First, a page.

Latvia, Estonia and Ukraine on Tuesday imposed an embargo on the imports of beef from Poland. On Monday a similar decision had been taken by Lithuania. The ban follows an instance of mad cow disease reported from Poland. Warsaw, which had reacted in the same way to such cases before, received these measures calmly, especially since beef imports to those countries was insignificant. At the same time Poland's Ministry of Agriculture received with satisfaction the news that Russia clamped only partial restrictions on the assortment imported. In particular, banned are bone-in beef, mutton, byproducts (except the heart, liver and kidneys), and other raw products from ruminant animals. Russia is the biggest buyer of Polish meat in Eastern Europe. Last year Poland supplied to it 160,000 tons of meat, including 20,000 tons of beef. The Baltic countries, whose annual imports from Poland did not exceed hundreds of tons, imposed the embargo on deliveries of live ruminants, raw and processed meat, as well as animal components for mixed feeds. Ukraine, its deputy chief veterinary officer Nikolai Patsyuk said, had imported beef from Poland in minimum quantities. As for live animals, Ukraine has not bought any in Poland in recent years, according to him.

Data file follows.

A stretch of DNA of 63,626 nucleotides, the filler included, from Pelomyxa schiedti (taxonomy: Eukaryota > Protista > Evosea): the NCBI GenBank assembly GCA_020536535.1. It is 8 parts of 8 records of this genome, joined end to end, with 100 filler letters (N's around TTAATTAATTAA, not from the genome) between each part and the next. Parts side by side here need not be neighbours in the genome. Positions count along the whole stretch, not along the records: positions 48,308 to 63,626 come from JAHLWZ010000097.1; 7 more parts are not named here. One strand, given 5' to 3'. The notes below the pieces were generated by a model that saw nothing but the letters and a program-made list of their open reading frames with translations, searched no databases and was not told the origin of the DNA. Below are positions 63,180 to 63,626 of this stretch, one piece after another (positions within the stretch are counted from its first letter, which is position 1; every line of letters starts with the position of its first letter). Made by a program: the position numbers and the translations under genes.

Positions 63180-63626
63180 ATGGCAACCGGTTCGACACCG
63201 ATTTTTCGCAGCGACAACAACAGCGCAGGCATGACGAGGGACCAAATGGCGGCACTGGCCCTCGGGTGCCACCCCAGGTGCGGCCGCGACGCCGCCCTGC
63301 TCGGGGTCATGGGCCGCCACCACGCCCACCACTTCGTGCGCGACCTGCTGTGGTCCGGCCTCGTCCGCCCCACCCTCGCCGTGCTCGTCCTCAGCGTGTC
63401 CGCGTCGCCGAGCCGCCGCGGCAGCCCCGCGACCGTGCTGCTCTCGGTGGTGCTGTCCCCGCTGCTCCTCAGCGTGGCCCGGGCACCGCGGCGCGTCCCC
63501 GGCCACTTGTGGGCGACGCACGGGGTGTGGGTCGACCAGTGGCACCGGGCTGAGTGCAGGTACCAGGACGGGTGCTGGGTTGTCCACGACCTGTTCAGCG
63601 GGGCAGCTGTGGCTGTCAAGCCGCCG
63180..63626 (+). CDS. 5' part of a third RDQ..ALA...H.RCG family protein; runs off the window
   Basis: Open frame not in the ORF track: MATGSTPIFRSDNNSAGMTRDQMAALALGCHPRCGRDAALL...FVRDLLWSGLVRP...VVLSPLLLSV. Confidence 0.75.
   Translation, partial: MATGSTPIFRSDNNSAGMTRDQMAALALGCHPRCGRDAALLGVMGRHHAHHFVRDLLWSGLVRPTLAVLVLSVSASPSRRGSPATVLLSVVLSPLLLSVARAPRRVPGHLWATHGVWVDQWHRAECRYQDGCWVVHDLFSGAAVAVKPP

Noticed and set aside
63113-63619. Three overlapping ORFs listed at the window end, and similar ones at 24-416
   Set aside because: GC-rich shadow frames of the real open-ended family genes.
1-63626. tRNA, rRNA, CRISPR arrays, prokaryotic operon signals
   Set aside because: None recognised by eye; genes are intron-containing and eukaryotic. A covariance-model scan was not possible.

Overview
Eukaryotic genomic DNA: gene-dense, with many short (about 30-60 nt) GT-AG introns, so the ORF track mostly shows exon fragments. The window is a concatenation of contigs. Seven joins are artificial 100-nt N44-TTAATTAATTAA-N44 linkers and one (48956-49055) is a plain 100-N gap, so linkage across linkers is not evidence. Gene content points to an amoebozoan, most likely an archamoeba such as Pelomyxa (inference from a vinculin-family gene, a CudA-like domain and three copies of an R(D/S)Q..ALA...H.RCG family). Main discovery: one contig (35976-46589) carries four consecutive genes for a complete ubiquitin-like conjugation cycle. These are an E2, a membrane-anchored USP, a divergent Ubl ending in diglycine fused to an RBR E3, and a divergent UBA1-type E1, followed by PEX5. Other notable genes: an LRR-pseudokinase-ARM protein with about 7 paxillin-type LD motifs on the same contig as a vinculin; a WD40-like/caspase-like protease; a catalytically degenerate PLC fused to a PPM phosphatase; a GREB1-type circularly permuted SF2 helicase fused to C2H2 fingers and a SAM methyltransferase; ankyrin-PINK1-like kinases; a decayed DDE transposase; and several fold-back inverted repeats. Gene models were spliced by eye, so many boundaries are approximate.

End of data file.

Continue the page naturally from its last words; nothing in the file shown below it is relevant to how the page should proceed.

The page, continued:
The choice of the city of Helsinki is not incidental as the capital of Finland had hosted US-Soviet negotiations on the limitation of nuclear stockpiles in 1969